So, if you agree with my premise, how can you best position yourself to enjoy the return of your money, with returns on your money a secondary concern? Send in your defensive players! Use them at your own discretion, but use them liberally. And the best defense, of course, is simply avoid playing the game at all. Sitting on your cash could prove the least stressful option of all.
If you are inclined to invest in bonds, donâ€™t be afraid to add to those holdings now. As fruitless as accepting a 4% yield on 10-year maturities seems now, with erosion to those gains from taxes and inflation, large investors are still buying bonds for some reason. Those low yields may look mighty good in a couple years, if stock market losses increase. International bonds are the option of choice for me, with the dollarâ€™s sinking value offering a currency gain along with interest gains.
Consider some other asset classes, too. By that, I mean bear market mutual funds, commodities and precious metals. Luckily, these options are all available in no-load mutual fund form.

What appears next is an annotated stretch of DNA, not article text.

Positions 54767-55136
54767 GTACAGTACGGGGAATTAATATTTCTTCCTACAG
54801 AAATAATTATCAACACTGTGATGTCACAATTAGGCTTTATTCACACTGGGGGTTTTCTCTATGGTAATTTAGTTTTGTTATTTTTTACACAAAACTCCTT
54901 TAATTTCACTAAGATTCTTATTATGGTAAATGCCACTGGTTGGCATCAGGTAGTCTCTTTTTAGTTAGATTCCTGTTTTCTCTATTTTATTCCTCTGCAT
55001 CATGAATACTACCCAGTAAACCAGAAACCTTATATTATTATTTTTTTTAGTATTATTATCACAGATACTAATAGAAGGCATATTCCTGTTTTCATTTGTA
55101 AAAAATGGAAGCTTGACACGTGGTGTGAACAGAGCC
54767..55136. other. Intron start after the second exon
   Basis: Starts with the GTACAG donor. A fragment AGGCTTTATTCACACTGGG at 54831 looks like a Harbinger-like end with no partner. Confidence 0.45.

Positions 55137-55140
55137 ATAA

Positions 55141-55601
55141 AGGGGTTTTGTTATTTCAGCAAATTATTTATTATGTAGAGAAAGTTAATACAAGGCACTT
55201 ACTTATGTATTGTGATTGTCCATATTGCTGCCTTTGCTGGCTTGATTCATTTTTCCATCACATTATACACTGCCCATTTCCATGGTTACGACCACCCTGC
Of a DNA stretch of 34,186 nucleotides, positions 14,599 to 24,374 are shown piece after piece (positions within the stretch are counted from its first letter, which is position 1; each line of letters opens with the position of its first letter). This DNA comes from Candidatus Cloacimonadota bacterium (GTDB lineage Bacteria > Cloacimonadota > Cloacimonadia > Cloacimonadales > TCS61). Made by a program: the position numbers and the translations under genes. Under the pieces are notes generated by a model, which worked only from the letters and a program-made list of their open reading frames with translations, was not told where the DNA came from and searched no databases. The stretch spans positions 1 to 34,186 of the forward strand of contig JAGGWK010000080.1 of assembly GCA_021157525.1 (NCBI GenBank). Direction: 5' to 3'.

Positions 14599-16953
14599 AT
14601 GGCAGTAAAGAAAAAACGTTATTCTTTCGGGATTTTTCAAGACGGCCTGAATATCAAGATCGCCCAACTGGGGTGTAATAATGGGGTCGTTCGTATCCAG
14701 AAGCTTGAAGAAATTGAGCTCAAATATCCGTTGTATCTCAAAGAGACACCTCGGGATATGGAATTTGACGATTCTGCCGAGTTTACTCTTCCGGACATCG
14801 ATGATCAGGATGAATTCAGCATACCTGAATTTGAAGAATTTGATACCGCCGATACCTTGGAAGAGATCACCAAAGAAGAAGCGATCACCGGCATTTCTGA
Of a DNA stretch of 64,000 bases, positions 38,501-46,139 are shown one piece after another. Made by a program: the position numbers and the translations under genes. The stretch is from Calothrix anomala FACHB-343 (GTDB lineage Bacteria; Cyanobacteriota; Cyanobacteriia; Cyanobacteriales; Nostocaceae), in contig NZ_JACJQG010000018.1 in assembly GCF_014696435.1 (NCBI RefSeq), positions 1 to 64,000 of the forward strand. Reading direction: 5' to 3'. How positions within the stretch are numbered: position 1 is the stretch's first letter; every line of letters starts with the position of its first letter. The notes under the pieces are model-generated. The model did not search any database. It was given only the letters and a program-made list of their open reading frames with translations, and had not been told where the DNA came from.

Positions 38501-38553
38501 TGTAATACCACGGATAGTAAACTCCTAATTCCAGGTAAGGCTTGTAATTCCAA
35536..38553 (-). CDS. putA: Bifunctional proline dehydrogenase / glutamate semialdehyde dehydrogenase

Bear market funds are designed to make money when the stock market falls. These funds come in different forms, which you can combine to diversify your bear market risks, much as you would diversify your traditional long investments. Adding bear market funds to your favorite long-only funds provides even deeper diversification to smooth performance during the counter-trend rallies that inevitably occur, regardless of the longer-term market direction.
This strategy represents, for me, the way to invest in secular bear markets. Used in combination with your favorite traditional mutual funds, shares of BEARX, PSPSX or RYAIX â€” the bear market funds I normally use â€” can ease the pain caused by adhering to â€˜â€™stocks for the long runâ€™â€™ nonsense during market drops, while keeping some exposure to a rising counter-trend market rise, such as seen in 2002 – 2003.
In precious metals, we find one asset class that almost reliably moves opposite to the major stock market indices like the Dow or S&P 500. When stocks perform poorly, investors looking for safer alternatives consider assets with real, underlying value, such as gold or silver. Gold and metals funds are plentiful enough and safer than individual stocks in that sector.